Saturday, March 3, 2018

Foxconn road work endangers at-risk plants. Monarch habitat, too.

The DNR said last year that the Monarch butterfly population has "declined by 90 percent since the 1990s and need whatever help they can get from government agencies...."

On the other hand, the DNR said last week that there may be losses of some of the very host plants vital to Monarchs' survival through "the incidental taking of some plants," so let's look closer at the contradiction.

Call it another bad day in an exceptionally-bad month for the environment where the Wisconsin DNR is led with a "chamber of commerce mentality."

That was Walker's 2010 justification for putting former McDonald's store manager and home-builder Cathy Stepp developer atop the agency in 2011, while the DNR is now run literally with a chamber of commerce mentality because Stepp's recent replacement is Dan Meyer, the former Executive Director of the Eagle River, Wisconsin, Chamber of Commerce. 

For one thing, I always flinch when I see public agencies like the Wisconsin DNR use the terms "incidental taking" or "incidental take," to describe official actions that can lead to losses of endangered or threatened species - - in this case, road-building tied to the Foxconn project. 
MADISON - A project to reconstruct the I-94 and State Highway 11 Interchange may result in the "incidental taking" of two rare plants under an authorization the Wisconsin Department of Natural Resources proposes to issue for the project. Incidental take refers to the unintentional loss of individual endangered or threatened animals or plants that does not put the overall population of the species at risk.
Remember that these fauna, flora, wildlife and other natural life forms belong to the people, held in trust for the public by state officials. Yet notice how easily "incidental taking" slides into "unintentional loss" - - and think about it: It's not really "unintentional" if the loss can be predicted. 

'Intentional, but officially tolerable,' would be more accurate. 

Two more things here from the DNR's release:

1.  The area to be "disturbed," as the DNR puts it, ain't insignificant:

The area to be disturbed under Project I.D. 1030-24-72 is 29 acres and under Project I.D. 1030-24-71 is 9 acres for a total area to be disturbed of 38 acres. 
The presence of the state threatened prairie milkweed (Asclepias sullivantii) and state endangered purple milkweed (Asclepias purpurascens) have been confirmed in the vicinity of the project site. DNR staff determined that the proposed project may result in the incidental taking of some plants.
2. Purple Milkweed is a known and crucial host plant for endangered Monarchs like these below raised and released by Friends of the Monarch Trail on the continually-endangered remnants of the Milwaukee County Grounds.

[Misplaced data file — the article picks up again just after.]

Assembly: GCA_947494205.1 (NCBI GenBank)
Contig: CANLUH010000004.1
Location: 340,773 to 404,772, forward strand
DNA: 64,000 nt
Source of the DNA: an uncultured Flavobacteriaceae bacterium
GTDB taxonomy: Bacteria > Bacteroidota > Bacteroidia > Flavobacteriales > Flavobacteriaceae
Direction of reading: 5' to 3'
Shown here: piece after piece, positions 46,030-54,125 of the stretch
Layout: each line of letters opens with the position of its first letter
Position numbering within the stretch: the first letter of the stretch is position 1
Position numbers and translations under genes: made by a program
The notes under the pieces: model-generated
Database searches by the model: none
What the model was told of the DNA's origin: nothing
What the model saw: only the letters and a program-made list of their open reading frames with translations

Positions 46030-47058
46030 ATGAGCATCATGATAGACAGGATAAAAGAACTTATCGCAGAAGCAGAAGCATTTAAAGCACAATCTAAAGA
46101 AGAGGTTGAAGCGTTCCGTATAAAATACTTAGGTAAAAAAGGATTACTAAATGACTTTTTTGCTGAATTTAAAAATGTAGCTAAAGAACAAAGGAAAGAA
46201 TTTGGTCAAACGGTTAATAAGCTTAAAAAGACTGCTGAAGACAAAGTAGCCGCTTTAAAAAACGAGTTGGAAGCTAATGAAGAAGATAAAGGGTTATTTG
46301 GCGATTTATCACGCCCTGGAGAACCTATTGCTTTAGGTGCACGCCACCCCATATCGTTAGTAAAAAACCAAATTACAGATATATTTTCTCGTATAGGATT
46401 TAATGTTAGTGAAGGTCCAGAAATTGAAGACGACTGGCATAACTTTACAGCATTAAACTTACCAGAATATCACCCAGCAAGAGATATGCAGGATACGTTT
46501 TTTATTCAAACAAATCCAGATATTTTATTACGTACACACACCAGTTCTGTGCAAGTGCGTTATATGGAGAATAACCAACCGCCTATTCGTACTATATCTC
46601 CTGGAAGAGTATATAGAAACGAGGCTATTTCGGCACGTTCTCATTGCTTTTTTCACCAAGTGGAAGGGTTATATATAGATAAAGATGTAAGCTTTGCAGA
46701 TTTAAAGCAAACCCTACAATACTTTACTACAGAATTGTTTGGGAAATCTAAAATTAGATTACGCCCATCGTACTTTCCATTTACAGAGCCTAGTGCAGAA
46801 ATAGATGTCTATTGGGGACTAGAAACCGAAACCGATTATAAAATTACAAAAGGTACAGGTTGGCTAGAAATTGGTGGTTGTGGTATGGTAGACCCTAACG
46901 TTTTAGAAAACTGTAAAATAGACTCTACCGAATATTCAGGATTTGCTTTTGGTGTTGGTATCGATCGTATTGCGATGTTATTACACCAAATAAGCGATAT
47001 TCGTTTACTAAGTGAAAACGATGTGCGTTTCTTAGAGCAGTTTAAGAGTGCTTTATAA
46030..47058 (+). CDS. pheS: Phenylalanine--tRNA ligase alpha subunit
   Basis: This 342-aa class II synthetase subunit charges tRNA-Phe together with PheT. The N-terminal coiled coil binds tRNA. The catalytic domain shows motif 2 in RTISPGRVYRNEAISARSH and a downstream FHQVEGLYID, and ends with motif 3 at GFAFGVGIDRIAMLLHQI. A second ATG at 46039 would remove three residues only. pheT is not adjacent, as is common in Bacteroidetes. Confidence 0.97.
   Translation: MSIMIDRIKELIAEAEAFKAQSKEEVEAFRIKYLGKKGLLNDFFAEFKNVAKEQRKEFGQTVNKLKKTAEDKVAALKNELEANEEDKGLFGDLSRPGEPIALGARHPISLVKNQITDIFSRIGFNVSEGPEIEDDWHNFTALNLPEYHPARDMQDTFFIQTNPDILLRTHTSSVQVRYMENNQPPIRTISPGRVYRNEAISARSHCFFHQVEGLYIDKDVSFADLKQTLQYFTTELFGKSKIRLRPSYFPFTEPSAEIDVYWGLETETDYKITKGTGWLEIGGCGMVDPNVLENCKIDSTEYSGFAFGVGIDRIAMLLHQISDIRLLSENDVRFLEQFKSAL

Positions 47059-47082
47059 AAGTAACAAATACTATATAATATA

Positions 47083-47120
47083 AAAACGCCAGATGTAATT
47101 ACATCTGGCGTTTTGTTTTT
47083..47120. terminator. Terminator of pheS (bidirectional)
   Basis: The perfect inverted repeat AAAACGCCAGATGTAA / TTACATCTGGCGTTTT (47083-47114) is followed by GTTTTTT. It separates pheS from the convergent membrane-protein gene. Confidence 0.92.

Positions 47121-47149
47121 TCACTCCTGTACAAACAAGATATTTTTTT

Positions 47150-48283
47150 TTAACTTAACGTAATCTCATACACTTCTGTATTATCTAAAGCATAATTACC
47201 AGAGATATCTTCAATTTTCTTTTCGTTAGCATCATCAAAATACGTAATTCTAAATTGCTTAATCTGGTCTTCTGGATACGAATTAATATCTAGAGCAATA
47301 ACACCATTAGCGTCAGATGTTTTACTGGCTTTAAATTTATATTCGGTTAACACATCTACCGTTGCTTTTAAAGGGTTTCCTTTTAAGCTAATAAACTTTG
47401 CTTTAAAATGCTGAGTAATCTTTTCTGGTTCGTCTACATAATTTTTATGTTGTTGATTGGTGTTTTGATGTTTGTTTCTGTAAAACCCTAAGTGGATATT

Ironically, a separate, recent DNR posting about the Monarch situation acknowledges the species needs milkweed plants, notes its program to improve milkweed availability and says habitat loss is why the butterfly is disappearing:
The Department of Natural Resources recently learned its Natural Heritage Conservation program has won a $69,800 grant from the National Fish and Wildlife Foundation to restore and enhance critical monarch butterfly habitat along the Mississippi River...
"Monarchs have declined by 90 percent since the 1990s and need whatever help they can get from government agencies, private industries, universities, property owners, and volunteers," says Drew Feldkirchner, who leads DNR's Natural Heritage Conservation program.
"We're excited this grant will help us restore habitat on the ground and advance our partnerships to help monarchs and many other species." 

View Slideshow SLIDE SHOW | 8 photos

Habitat help for monarchs
Habitat loss throughout the monarch's breeding range, which includes Wisconsin, is considered the primary cause of the monarch population's crash, Feldkirchner says.
Many Wisconsin organizations and individuals are taking steps to reduce the monarch's dramatic decline and increase its chances for future recovery, says Owen Boyle, Natural Heritage Conservation species management section chief. 
The National Wildlife Federation also lists Purple Milkweed among 12 varieties sustaining the Monarchs:
The monarch butterfly population in North America has plummeted by over 90% in just the last 20 years. Destruction of America’s grasslands ecosystems, commercial agricultural practices and even conventional gardening have all contributed to the precipitous decline of this iconic species. National Wildlife Federation has launched a comprehensive campaign to help save the monarch, and there are many ways you can get involved.
One of the biggest factors in monarch decline is the increasing scarcity of its only caterpillar host plant: milkweed. Without milkweed, monarchs can’t successfully reproduce and the species declines. By planting milkweed in your own garden, landscape and throughout your community, you can help reverse the fortune of these beautiful insects.

Purple Milkweed (Asclepias purpurascens

So, again, Foxconn and the road-builders rule Wisconsin politics and the political environment.

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